Animal Hoarding

Like “Fatal Attractions”, “Animal Hoarding” is one of those programs on Animal Planet you watch so that you can say, “At least I’m not that bad”.  It’s a bit like slowing down at the scene of a traffic accident to see if you can see any dead bodies on the road.  You don’t want to, you know you shouldn’t, but you can’t help yourself. 

Disclaimer:  At the height of my animal ownership I had four dogs and two cats.  I began to sense that I had a certain kinship with these people, and I had to apply the brakes.  I’m now down to two dogs and one cat.  Due to attrition so to speak.  I am not in the same league with these people, however. 

One of the things animal hoarders seem to have in common is the inability to tell you how many animals they have.  That’s the first thing that separates me.  I can’t imagine not knowing where all your animals are and what they’re doing at any one given moment.  Another thing they have in common is the gradual recognition (way too late) that they have crossed a line somewhere.  That instead of “saving” the animals, they have become the very sort of people they hate.  But they don’t know how to get out of it, and how to stop. 

Each episode of Animal Hoarding tells two stories.  One last night was about a guy “Peter” who kept chickens in his house.  Roosters, mostly.  The scene at his house was like bedlam.  The crowing alone was deafening.  And although it wasn’t shown, I suspect there were lots of fights.  (Me:  Chickens?  In the house?  At least I’m not that bad.)  He did not want to give any of them up, for fear they would be killed.  Especially the roosters.  It turns out there are rescue groups, even for chickens.  The one in this episode was called “Backyard Chickens”.  Who knew? 

The other story was about a woman named “Kitten”, which just seems like a cruel joke, because her problem was cat hoarding.  Like “Peter”, she couldn’t tell you how many cats she had.  When asked, both of them said things like “Around 60–maybe 70”.  Well Kitten had a lot fewer cats than she thought she had, because some of them were dead and she didn’t even know it.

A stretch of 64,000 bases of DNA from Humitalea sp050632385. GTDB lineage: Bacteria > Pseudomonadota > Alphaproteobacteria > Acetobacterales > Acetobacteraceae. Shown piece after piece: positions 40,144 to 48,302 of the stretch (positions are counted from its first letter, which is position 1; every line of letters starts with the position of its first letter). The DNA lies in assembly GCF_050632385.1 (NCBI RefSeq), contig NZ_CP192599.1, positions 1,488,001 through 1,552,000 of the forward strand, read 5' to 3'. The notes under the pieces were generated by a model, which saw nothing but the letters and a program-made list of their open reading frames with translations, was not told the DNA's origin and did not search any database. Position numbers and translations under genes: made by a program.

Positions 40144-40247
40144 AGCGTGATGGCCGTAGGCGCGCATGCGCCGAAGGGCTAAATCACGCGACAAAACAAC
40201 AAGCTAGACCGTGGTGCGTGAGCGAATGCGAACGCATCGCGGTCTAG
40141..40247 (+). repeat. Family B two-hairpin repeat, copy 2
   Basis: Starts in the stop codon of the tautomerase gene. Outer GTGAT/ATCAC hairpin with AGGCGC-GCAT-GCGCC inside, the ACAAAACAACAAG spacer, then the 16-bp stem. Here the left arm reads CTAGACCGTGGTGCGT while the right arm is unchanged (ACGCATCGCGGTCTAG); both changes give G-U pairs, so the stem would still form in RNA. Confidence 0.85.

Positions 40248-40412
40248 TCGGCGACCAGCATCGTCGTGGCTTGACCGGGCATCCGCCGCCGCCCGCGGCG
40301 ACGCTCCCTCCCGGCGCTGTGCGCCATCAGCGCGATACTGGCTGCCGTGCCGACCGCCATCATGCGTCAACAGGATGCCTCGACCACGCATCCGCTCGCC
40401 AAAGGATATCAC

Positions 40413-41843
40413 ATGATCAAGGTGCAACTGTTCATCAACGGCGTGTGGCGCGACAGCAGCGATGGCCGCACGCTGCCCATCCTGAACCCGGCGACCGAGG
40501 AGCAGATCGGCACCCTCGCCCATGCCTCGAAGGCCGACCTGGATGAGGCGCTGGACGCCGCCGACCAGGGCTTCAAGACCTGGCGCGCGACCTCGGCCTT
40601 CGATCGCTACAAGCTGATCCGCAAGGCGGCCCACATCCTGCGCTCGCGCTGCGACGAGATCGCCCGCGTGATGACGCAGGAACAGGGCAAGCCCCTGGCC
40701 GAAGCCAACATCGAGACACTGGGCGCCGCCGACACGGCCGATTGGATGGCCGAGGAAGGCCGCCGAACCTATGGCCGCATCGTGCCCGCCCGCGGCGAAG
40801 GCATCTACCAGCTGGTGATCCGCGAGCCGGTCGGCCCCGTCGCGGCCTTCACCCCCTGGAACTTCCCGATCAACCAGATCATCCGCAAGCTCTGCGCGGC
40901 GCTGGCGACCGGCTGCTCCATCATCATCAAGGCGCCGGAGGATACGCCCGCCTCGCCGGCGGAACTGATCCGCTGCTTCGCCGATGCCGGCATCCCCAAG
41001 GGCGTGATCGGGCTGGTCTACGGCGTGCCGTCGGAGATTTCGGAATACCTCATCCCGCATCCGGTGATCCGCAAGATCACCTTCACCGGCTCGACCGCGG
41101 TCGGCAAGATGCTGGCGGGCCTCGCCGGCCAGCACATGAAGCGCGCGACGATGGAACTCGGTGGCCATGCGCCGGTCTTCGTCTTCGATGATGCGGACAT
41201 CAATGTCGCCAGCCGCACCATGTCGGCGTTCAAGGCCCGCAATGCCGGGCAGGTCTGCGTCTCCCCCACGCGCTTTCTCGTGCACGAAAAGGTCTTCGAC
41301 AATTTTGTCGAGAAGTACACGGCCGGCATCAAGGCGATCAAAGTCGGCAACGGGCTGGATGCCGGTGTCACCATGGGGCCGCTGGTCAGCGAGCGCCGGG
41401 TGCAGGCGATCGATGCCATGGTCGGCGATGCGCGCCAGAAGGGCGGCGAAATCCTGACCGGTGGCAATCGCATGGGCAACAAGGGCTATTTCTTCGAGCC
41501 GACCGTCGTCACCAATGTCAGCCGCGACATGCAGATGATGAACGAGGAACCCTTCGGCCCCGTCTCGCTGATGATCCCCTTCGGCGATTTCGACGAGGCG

They eventually brought in a team to take away her cats.  The team came in wearing coveralls and respirator masks and carrying shovels.  They literally shoveled out her house, and in the process they moved out all the furniture.  Under one piece of furniture, which looked like a chest of drawers or something similar, they found a live possum.  I guess cat food must be tasty to possums.  Who knew? 

It may seem that I’m making light of this, but I’m not.  Animal Planet shows a disclaimer before and during every episode which says that animal hoarding is being considered as a psychological diagnosis all its own.  Perhaps they mean for inclusion in the DSM. 

At this point, I would have to disagree.  I think animal hoarding is merely a symptom.  A response,a behavioral response, to some underlying problem we already have a name for.  Like depression. 

In Kitten’s case, they made her live cat-free for a certain period of time.  This gave her time to think, and to re-establish relationships with her family.  The carrot was that if she did well, she would get one (ONE) of her cats back.  Her favorite one.  At the end of the program, it shows the cat coming back home, and I was in tears.  Happy for her, and at the same time hoping she’d come far enough not to restart the bad path she had taken.

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